Posted Sept. 22, 2008 (feedback) (submit story) (discuss)
There’s the very real chance Lee County and Fort Myers will lose the Boston Red Sox as a tenant, but don’t say county commissioners don’t think big: they want to bring in a third team along with the BoSox and the Minnesota Twins. That would put four teams in the general region (the Tampa Bay Rays are moving spring-training operations to nearby Port Charlotte next year). It is an interesting strategy: while the Red Sox inch closer to a Sarasota move (both sides have exchanged terms for a move; Sarasota County is slated to make a counteroffer this week). At this point it’s all wishful thinking: there doesn’t seem to be enough money to building the Red Sox a new facility, never mind the money to build a facility for two. More from Spring Training Online.

Nats snare Chiefs; Marlins sign up with Zephyrs; Blue Jays left with 51s
Posted Sept. 21, 2008 (feedback) (submit story) (discuss)
The affiliate dance at the AAA level is now done, with the Washington Nationals joining forces with the Syracuse Chiefs (Class AAA; International League), the Florida Marlins signing up with the New Orleans Zephyrs (Class AAA; Pacific Coast League) and the Toronto Blue Jays left with the Las Vegas 51s (Class AAA; Pacific Coast League), although there’s been no official announcement yet. The marriage of the Nats and the Chiefs came after some impressive lobbying on the part of the Nats: given the alternatives, the best choice for the Nats clearly was the Chiefs, and they set out to land the deal, with Stan Kasten, Mark Lerner and Jim Bowden making the trip to Syracuse the first day possible. The Marlins, we are told, was never truly in the running: the team never sent a delegation on the level of the Nats (Brian Chattin, director of player development for the Marlins, who lacked the authority to make any commitments on the part of the team, showed up for a meet and greet). And while we’ve been told by insiders there was sentiment among some in the Chiefs front office to work things out with the Blue Jays, the complete refusal by the Toronto front office to engage in any meaningful discussions led to the decision to go with the Nats. (And there’s no doubt the Syracuse front office would have been heavily criticized by many in the community, who ripped Toronto for sending losing teams to Syracuse. Interesting stat: the Nats’ top farm team last year, the Columbus Clippers went 69-73 — the same as the Chiefs.) The teams signed a two-year PDC. More from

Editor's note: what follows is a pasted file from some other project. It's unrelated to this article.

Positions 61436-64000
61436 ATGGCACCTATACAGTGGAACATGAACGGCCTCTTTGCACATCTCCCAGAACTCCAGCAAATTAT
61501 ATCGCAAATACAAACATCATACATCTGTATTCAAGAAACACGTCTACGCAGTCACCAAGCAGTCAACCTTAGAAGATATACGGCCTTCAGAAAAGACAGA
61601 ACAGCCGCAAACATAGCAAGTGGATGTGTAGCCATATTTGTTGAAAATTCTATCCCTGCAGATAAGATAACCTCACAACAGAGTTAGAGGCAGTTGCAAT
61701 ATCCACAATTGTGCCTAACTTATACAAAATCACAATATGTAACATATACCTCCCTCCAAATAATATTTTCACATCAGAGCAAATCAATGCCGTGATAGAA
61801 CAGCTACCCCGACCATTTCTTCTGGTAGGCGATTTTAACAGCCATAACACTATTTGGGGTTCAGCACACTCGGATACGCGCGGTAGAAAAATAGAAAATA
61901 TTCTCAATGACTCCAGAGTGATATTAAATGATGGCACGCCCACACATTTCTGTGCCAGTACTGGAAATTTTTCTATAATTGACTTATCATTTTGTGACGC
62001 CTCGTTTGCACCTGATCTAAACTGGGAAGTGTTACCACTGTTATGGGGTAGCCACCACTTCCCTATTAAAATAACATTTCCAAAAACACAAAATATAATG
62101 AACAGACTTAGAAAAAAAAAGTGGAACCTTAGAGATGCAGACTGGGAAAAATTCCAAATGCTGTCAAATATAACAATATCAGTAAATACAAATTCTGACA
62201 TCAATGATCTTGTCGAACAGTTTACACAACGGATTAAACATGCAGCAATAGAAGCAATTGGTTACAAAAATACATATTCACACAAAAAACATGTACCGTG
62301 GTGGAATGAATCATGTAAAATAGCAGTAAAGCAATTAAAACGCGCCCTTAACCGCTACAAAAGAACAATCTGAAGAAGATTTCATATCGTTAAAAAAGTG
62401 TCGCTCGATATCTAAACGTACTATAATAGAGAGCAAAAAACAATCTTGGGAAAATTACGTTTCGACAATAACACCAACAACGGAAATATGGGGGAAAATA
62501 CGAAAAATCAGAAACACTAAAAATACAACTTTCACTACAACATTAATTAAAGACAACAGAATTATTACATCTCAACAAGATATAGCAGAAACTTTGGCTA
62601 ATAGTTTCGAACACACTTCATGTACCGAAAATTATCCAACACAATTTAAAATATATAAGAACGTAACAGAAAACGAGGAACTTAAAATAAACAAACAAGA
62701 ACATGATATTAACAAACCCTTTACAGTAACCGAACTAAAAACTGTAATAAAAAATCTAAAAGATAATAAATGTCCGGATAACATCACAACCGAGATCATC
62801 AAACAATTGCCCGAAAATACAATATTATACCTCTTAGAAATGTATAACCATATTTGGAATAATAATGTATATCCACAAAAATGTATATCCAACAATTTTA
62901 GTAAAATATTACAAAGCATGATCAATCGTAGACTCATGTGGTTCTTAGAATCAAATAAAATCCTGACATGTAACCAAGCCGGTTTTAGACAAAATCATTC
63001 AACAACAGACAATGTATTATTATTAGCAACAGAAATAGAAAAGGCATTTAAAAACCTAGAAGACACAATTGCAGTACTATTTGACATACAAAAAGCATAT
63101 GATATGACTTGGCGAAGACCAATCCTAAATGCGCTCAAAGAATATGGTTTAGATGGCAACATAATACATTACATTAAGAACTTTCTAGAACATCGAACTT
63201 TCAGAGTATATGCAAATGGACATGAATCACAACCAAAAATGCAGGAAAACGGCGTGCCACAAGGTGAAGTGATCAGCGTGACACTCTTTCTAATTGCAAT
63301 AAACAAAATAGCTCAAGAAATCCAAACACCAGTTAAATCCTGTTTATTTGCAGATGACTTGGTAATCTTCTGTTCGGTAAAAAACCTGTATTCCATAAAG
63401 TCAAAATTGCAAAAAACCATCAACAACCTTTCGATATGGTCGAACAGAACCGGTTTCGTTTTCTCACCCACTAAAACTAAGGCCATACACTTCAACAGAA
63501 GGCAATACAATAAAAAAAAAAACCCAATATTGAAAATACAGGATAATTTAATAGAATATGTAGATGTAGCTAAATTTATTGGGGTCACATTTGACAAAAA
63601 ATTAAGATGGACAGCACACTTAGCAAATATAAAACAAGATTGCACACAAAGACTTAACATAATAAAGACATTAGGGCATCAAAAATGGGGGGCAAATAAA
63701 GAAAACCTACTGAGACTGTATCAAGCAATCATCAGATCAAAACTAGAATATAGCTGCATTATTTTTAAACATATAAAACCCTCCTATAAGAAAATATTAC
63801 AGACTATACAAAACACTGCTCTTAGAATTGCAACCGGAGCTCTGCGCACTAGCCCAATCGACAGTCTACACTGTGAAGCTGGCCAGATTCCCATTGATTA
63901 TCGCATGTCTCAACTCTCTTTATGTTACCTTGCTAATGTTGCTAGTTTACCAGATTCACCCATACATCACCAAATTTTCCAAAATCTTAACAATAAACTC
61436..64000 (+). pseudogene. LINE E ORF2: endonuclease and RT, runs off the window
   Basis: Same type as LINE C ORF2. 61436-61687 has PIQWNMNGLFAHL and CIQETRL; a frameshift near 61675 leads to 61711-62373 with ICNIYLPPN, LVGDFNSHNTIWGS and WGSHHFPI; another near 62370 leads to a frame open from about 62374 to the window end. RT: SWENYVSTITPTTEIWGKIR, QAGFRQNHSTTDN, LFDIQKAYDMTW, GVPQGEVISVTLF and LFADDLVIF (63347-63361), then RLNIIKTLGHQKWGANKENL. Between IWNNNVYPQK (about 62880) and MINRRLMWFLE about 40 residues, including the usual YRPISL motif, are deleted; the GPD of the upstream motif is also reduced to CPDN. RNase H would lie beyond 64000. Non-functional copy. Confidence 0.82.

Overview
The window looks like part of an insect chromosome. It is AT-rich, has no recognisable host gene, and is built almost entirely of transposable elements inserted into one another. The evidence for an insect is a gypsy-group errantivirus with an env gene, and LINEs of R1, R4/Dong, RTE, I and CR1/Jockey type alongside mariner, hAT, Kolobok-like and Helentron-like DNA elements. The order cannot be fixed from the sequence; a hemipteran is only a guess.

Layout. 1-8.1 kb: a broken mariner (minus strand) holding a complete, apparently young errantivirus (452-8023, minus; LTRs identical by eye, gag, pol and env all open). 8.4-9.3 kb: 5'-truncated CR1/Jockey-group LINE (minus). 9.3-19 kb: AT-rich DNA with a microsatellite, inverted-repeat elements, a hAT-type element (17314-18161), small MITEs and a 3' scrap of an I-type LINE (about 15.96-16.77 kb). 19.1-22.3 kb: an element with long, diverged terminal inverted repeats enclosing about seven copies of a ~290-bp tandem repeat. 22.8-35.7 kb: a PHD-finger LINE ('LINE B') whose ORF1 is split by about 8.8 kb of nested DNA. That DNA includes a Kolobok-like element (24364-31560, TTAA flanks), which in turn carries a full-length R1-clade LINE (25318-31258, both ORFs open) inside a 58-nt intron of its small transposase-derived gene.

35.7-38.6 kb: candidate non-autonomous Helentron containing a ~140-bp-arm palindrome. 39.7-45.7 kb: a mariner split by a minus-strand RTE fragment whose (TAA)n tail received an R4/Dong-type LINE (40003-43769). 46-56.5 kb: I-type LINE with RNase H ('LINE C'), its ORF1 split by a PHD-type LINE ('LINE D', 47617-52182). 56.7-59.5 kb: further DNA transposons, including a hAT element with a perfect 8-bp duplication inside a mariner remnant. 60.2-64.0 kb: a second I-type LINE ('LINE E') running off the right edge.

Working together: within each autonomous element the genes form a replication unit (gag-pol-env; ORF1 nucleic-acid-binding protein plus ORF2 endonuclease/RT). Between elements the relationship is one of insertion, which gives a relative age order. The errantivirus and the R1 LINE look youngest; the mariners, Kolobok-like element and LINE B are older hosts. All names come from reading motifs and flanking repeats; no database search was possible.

City Council approves trust for a new Drillers ballpark
Posted Sept. 19, 2008 (feedback) (submit story) (discuss)
In the last major decision needed before construction begins, the Tulsa City Council unanimously (9-0) approved the creation of the Tulsa Stadium Trust. The trust will own and manage a new ballpark for the Tulsa Drillers (Class AA; Texas League).
    "We want to thank the council for voting unanimously to approve the trust, and we thank the members for their hard work in producing a document that will work for all parties," said Drillers President Chuck Lamson. "The Drillers are very pleased that this vote makes a downtown ballpark a reality. We look forward to being a part of the exciting revitalization of downtown by providing fun, family entertainment."
    The new park will be located directly west of the historic Greenwood District and will be adjacent to the Brady and Blue Dome entertainment districts. It is scheduled to open with the 2010 baseball season.

Avalanche, Red Sox announce affiliation
Posted Sept. 19, 2008 (feedback) (submit story) (discuss)
No surprise: The Boston Red Sox are switching their High Class-A affiliation to the Salem Avalanche of the Carolina League. Why isn’t it a surprise? Because the Red Sox bought the franchise earlier this year. The Red Sox replace the Houston Astros as the Avs’ parent.
    "This is a historic day for baseball fans in Salem, Roanoke and across Southwest Virginia," said Salem General Manager, John Katz. "We look forward to bringing Red Sox baseball back to the Roanoke Valley, and continuing the proud tradition of professional baseball in Salem."
    "Salem is an ideal fit for the Boston Red Sox," said Red Sox Director of Player Development, Mike Hazen. "The playing surface is one of the best in the minor leagues, and the area’s commitment to baseball has created a great environment for developing top-notch players, both on and off the field. We are committed to bringing championship-caliber baseball, and a team which the fans can take great pride in, to the Roanoke Valley."

Indians to Columbus; Dodgers to Chattanooga; Marlins to Suns; Brewers stick with Huntsville
Posted Sept. 18, 2008 (feedback) (submit story) (discuss)
We have many affiliate decisions to report today. First, the Jacksonville Suns (Class AA; Southern League) signed an affiliation deal with the Florida Marlins, a move that makes logistical sense for both outfits. Second, the Chattanooga Lookouts (Class AA; Southern League) signed an affiliation deal with the Los Angeles Dodgers. Third, the Milwaukee Brewers renewed their deal with the Huntsville Stars (Class AA; Southern League). On the Double-A level, that leaves the Giants, Reds and the Yankees still unsigned. We’